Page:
April 19, 2001 | By: Aimee D. Heald

On a crisp February morning, 12-year-old Brittany Sanderson was anxious to saddle up her palomino mare and go for a ride. In her hurry, she forgot to put on her helmet. Luckily, her mother soon noticed and corrected the situation.

Call it luck, divine intervention, whatever you wish; wearing a helmet likely saved Brittany's life that February morning.

"When I got to the pond, I reached back and scratched her and that's when it happened," Brittany recalled. "She must've gotten scared because she started rearing and bucking. I was on an English saddle so I didn't have anything to hold onto."

As the horse spun in circles, Brittany had her foot stuck in the stirrup and she said the horse kicked her in the head three times. The final time cracked the helmet, broke the chin strap and sent the helmet flying.

"I'm just glad she had on that helmet," said Tina Sanderson, Brittany's mom, pointing to a crack in the back of the helmet. "It would've been much more severe without it -- easily a coma, paralysis or something just as bad."

Tina said she'd never worn a helmet while riding in the past, but Brittany's accident prompted her to begin wearing one herself and teach her youngest son about helmet safety.

"It's a little uncomfortable," she admitted. "But between that and protecting your head, it's definitely worth it. Adults can choose to wear a helmet, but children need to be guided; wearing a helmet can save your life."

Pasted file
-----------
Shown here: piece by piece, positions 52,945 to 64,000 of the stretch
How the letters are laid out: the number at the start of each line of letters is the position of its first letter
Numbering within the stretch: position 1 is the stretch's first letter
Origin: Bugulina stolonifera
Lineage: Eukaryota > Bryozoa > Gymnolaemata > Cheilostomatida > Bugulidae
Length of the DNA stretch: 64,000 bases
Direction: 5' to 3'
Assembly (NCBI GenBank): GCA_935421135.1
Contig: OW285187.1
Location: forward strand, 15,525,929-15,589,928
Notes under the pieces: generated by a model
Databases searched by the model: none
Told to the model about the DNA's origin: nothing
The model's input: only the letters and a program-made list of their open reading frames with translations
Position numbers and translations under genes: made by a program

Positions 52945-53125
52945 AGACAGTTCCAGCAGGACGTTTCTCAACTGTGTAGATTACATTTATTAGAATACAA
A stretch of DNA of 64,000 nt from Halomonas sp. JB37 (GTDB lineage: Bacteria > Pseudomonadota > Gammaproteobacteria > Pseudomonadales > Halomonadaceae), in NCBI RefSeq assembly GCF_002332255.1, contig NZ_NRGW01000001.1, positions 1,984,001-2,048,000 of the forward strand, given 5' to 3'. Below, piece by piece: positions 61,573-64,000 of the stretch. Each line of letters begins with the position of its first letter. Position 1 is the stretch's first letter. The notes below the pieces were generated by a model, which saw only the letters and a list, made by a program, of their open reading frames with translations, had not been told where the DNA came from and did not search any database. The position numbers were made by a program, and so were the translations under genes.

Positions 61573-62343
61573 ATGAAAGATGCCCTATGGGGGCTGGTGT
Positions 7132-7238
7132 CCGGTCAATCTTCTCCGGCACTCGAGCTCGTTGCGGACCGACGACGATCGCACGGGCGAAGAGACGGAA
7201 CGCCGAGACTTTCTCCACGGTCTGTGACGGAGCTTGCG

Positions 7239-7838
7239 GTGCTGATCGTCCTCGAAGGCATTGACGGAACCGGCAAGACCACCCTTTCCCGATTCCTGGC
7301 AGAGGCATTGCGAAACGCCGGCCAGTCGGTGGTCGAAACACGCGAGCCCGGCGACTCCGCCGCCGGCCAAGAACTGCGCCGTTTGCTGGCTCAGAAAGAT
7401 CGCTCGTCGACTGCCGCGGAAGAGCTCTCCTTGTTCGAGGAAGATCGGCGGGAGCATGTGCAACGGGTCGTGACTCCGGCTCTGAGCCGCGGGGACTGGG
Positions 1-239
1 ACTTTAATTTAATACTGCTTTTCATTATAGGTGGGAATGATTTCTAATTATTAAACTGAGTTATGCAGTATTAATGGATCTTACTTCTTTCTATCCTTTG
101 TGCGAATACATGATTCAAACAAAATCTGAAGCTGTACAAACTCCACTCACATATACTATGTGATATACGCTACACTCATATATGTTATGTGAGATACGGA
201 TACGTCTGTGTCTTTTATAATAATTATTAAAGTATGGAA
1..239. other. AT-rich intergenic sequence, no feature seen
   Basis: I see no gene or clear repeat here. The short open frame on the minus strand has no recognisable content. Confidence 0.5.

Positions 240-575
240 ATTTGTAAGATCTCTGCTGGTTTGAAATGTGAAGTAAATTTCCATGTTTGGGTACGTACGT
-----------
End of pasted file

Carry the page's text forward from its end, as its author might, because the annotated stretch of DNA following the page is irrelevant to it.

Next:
Brittany started riding and showing horses in 4-H, where wearing a helmet is now a requirement for sanctioned 4-H horse events. Unfortunately 4-H can't make its members wear a helmet at home, so 4- H'ers have to decide for themselves.

University of Kentucky Equine Extension Associate Ashley Griffin and Deb Reed from the UK College of Nursing and the Southeast Center for Agricultural Health and Injury Prevention gave Brittany a new helmet to replace the one she lost in her accident.

"We always ask the child to keep the helmet with their tack as a part of their regular equipment," she said. "If they do, they learn very quickly that a helmet goes on them just like that saddle goes on the horse."

Reed said helmets are becoming more lightweight and comfortable all the time. She said the most important thing to look for in a helmet is a label inside reading ‘SEI' certified. That certification means the helmet has to withstand three times the force of gravity and impact when it is tested.

Griffin and Reed agree wearing helmets is one of the best safety precautions a person can take when they ride horses, however they are also quick to point out that safety goes beyond a helmet.

"We want to promote and encourage wearing helmets, but we don't want 4-Hers and parents to get a false sense of security," Griffin said. "Yes, you're protecting your head. But, you still need to follow good safety practices because horseback riding is a high risk activity. There's still no cure-all for ignoring safety."

To learn more about 4-H programs and safety requirements, visit the Kentucky 4-H web site at http://www.ca.uky.edu/ag/4hhorse


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